Why Proof of Income is Crucial
Part of a property manager’s job is advertising the community and getting people in the door. Whenever a new resident is brought in, you need to collect a fair amount of information from them, and sometimes it can be tempting to skip a few things during the process for the sake of time. However, this can prove to be a costly mistake in the future.
Income verification is part of the new resident process and an important step before entering into a new lease. Some may skip this step, especially if they have already received employment verification and a credit check. However, here are a few reasons you should never skip this step.
The Importance of Proof of Income
You have verified employment, and it is time to do the same with the potential new resident's income. This step prevents you from losing money and having to follow through with a costly eviction when the rent is not paid. Proof of a steady income reduces the risk to you and the new resident.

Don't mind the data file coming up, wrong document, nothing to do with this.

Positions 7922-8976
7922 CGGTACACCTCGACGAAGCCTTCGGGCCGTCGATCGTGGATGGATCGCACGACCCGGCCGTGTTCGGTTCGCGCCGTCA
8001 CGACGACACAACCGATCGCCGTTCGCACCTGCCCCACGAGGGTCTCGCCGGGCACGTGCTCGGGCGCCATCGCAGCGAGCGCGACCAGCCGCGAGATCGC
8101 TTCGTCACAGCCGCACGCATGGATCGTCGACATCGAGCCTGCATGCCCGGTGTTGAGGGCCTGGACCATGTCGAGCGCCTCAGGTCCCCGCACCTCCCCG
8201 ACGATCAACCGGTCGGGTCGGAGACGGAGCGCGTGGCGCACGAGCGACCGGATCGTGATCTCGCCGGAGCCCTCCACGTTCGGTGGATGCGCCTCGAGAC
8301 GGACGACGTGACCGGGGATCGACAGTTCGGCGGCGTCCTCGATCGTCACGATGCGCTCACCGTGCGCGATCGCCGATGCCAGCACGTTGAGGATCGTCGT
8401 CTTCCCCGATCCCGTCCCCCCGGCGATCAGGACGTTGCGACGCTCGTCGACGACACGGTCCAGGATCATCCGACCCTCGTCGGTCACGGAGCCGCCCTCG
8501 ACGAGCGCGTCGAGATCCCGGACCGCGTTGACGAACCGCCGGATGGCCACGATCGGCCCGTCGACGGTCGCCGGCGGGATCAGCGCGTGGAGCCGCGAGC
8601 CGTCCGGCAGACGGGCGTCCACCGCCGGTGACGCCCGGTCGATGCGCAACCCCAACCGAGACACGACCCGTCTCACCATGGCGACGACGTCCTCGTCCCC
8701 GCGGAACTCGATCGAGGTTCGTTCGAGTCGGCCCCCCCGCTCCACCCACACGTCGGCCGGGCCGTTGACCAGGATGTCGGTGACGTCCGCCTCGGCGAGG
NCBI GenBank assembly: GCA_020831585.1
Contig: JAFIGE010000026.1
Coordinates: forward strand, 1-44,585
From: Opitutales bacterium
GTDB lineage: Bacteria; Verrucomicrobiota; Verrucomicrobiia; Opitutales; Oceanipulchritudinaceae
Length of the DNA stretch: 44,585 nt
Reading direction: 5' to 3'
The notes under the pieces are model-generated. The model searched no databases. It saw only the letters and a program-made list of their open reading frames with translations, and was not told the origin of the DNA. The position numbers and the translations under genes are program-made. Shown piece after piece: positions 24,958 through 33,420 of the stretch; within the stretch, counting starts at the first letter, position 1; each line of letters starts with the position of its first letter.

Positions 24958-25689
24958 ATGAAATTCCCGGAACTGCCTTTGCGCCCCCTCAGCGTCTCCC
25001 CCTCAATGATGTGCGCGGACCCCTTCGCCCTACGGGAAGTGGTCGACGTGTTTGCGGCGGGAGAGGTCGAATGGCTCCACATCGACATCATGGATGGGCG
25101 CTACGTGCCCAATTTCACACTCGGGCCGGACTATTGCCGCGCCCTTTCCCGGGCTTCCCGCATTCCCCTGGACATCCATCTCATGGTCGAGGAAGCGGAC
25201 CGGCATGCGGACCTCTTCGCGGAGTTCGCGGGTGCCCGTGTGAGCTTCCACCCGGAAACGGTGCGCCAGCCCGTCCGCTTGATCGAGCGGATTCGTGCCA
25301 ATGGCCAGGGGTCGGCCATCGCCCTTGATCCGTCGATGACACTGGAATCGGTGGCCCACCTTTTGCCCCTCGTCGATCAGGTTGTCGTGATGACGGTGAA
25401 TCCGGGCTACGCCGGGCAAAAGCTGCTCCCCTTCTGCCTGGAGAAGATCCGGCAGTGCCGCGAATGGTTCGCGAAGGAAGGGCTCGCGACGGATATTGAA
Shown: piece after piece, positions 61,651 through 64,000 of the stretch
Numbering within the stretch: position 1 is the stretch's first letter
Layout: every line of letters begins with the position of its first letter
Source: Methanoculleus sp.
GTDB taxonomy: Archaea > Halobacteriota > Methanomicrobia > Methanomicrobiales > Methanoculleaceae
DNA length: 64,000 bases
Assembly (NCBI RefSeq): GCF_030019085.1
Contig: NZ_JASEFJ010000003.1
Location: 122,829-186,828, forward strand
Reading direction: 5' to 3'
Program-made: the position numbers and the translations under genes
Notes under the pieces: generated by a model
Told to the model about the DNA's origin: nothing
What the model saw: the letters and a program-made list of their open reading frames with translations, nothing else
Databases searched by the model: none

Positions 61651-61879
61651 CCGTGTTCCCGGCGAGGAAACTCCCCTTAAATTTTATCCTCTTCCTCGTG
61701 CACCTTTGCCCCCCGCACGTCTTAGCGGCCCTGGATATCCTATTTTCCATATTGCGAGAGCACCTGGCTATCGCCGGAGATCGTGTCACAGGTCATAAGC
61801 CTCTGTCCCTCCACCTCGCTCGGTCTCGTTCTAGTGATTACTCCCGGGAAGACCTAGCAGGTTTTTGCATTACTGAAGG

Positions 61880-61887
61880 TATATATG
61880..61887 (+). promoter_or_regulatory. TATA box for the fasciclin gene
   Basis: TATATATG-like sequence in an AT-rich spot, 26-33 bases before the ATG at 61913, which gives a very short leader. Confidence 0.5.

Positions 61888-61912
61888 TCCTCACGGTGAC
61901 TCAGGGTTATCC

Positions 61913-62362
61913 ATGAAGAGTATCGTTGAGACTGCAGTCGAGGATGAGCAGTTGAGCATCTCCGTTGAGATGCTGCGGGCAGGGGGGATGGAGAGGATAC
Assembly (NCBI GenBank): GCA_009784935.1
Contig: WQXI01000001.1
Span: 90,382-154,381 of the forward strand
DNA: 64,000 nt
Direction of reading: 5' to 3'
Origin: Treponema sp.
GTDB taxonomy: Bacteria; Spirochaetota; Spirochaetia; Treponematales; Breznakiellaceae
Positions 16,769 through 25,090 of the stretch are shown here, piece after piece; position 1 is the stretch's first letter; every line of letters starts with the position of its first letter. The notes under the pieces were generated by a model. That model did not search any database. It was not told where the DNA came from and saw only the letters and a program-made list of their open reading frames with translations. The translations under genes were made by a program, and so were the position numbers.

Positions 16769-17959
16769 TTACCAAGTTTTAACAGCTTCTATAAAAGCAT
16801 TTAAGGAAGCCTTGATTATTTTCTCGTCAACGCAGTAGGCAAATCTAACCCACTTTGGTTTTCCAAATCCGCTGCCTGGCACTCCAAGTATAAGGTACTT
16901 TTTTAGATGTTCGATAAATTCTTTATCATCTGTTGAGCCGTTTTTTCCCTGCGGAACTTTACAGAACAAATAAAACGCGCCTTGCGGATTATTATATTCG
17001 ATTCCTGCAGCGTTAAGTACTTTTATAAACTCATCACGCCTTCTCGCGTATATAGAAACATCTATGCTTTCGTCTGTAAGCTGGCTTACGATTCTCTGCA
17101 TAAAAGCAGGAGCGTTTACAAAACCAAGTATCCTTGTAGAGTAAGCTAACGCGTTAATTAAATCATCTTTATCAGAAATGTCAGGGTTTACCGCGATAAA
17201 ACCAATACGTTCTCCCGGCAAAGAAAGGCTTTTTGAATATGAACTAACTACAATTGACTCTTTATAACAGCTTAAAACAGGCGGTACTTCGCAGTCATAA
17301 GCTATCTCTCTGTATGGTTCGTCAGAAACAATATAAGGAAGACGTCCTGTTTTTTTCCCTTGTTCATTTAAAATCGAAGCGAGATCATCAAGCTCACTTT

Three Times the Rent Income Rule
Many apartment communities ask that the potential new resident shows a stable income source covering three times the rent amount. This is commonly known as the 3x income rule. However, there can always be exceptions to this rule, like if the resident has good credit, consistent work history, or a co-signer.
The Bureau of Labor Statistics estimates that 10 percent of the population in the US has had alternate work arrangements. Some also supplement their income with side jobs in the gig economy. Sometimes, it can be harder to prove this kind of income.
How to Verify Income
There are many ways you can verify income as a property manager. It can be as simple as requesting pay stubs and an employment verification letter that provides a clear picture of the potential resident's finances. You can also request a W2 or 1099, a tax return from the previous year, or retirement, social security, or pension distribution statements.
What If the Income Criteria Isn’t Met?
If you have a strict rental income requirement that has not been met, this doesn’t necessarily mean the potential resident is out of luck regarding your community. See if everything else checks out aside from the income verification. If they have everything we mentioned above and seem like a good fit for the community, you shouldn’t decline immediately.
Consider all their income means, especially if they are a retiree. Collect statements for retirement accounts and if they are a salaried employee, also consider any side gigs they take on for extra money.
For more tips and advice on improving occupancy while avoiding costly new resident mistakes, contact Occupancy Solutions, LLC.